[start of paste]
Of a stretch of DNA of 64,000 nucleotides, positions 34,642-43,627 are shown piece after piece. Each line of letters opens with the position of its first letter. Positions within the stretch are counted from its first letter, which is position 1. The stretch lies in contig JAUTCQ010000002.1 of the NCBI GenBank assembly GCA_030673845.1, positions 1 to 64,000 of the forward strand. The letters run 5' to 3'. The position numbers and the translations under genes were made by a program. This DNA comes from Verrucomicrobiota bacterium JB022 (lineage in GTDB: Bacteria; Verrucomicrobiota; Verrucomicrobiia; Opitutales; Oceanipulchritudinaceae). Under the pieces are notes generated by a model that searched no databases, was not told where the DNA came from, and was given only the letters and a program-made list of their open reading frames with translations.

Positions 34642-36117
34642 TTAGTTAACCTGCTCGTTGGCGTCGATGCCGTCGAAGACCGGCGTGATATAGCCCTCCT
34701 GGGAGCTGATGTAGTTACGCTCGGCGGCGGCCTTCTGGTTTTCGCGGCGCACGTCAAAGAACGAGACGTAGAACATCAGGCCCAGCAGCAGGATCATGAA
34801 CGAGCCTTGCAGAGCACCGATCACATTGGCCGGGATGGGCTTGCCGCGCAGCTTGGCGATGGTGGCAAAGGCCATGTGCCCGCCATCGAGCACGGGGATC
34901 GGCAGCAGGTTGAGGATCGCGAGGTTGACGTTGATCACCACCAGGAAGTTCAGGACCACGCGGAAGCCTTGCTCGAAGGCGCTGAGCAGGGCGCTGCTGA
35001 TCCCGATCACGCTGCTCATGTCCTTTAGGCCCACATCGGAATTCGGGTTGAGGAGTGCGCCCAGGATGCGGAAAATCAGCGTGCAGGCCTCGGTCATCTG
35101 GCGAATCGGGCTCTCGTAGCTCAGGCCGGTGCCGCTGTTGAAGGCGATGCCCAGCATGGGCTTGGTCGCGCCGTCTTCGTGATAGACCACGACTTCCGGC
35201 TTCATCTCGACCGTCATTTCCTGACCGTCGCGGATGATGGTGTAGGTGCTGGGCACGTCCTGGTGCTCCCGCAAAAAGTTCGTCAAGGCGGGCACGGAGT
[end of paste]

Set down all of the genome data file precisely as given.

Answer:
Of a stretch of DNA of 64,000 nucleotides, positions 34,642-43,627 are shown piece after piece. Each line of letters opens with the position of its first letter. Positions within the stretch are counted from its first letter, which is position 1. The stretch lies in contig JAUTCQ010000002.1 of the NCBI GenBank assembly GCA_030673845.1, positions 1 to 64,000 of the forward strand. The letters run 5' to 3'. The position numbers and the translations under genes were made by a program. This DNA comes from Verrucomicrobiota bacterium JB022 (lineage in GTDB: Bacteria; Verrucomicrobiota; Verrucomicrobiia; Opitutales; Oceanipulchritudinaceae). Under the pieces are notes generated by a model that searched no databases, was not told where the DNA came from, and was given only the letters and a program-made list of their open reading frames with translations.

Positions 34642-36117
34642 TTAGTTAACCTGCTCGTTGGCGTCGATGCCGTCGAAGACCGGCGTGATATAGCCCTCCT
34701 GGGAGCTGATGTAGTTACGCTCGGCGGCGGCCTTCTGGTTTTCGCGGCGCACGTCAAAGAACGAGACGTAGAACATCAGGCCCAGCAGCAGGATCATGAA
34801 CGAGCCTTGCAGAGCACCGATCACATTGGCCGGGATGGGCTTGCCGCGCAGCTTGGCGATGGTGGCAAAGGCCATGTGCCCGCCATCGAGCACGGGGATC
34901 GGCAGCAGGTTGAGGATCGCGAGGTTGACGTTGATCACCACCAGGAAGTTCAGGACCACGCGGAAGCCTTGCTCGAAGGCGCTGAGCAGGGCGCTGCTGA
35001 TCCCGATCACGCTGCTCATGTCCTTTAGGCCCACATCGGAATTCGGGTTGAGGAGTGCGCCCAGGATGCGGAAAATCAGCGTGCAGGCCTCGGTCATCTG
35101 GCGAATCGGGCTCTCGTAGCTCAGGCCGGTGCCGCTGTTGAAGGCGATGCCCAGCATGGGCTTGGTCGCGCCGTCTTCGTGATAGACCACGACTTCCGGC
35201 TTCATCTCGACCGTCATTTCCTGACCGTCGCGGATGATGGTGTAGGTGCTGGGCACGTCCTGGTGCTCCCGCAAAAAGTTCGTCAAGGCGGGCACGGAGT